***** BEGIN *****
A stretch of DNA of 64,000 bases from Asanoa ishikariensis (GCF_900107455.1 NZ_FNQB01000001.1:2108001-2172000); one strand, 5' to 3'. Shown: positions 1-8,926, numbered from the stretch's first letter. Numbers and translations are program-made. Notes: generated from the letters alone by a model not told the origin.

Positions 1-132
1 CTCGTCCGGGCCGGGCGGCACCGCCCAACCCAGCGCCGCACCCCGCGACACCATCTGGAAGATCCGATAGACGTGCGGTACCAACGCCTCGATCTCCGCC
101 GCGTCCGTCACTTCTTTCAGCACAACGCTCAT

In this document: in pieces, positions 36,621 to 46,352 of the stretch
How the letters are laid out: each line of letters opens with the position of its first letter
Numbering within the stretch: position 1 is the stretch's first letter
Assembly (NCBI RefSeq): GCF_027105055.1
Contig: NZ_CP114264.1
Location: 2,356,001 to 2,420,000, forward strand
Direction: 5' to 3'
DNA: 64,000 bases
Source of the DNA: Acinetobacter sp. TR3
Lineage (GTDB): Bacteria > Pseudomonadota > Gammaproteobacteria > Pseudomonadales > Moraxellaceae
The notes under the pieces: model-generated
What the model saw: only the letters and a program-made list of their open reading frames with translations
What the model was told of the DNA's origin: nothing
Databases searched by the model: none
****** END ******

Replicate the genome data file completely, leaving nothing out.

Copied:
A stretch of DNA of 64,000 bases from Asanoa ishikariensis (GCF_900107455.1 NZ_FNQB01000001.1:2108001-2172000); one strand, 5' to 3'. Shown: positions 1-8,926, numbered from the stretch's first letter. Numbers and translations are program-made. Notes: generated from the letters alone by a model not told the origin.

Positions 1-132
1 CTCGTCCGGGCCGGGCGGCACCGCCCAACCCAGCGCCGCACCCCGCGACACCATCTGGAAGATCCGATAGACGTGCGGTACCAACGCCTCGATCTCCGCC
101 GCGTCCGTCACTTCTTTCAGCACAACGCTCAT

In this document: in pieces, positions 36,621 to 46,352 of the stretch
How the letters are laid out: each line of letters opens with the position of its first letter
Numbering within the stretch: position 1 is the stretch's first letter
Assembly (NCBI RefSeq): GCF_027105055.1
Contig: NZ_CP114264.1
Location: 2,356,001 to 2,420,000, forward strand
Direction: 5' to 3'
DNA: 64,000 bases
Source of the DNA: Acinetobacter sp. TR3
Lineage (GTDB): Bacteria > Pseudomonadota > Gammaproteobacteria > Pseudomonadales > Moraxellaceae
The notes under the pieces: model-generated
What the model saw: only the letters and a program-made list of their open reading frames with translations
What the model was told of the DNA's origin: nothing
Databases searched by the model: none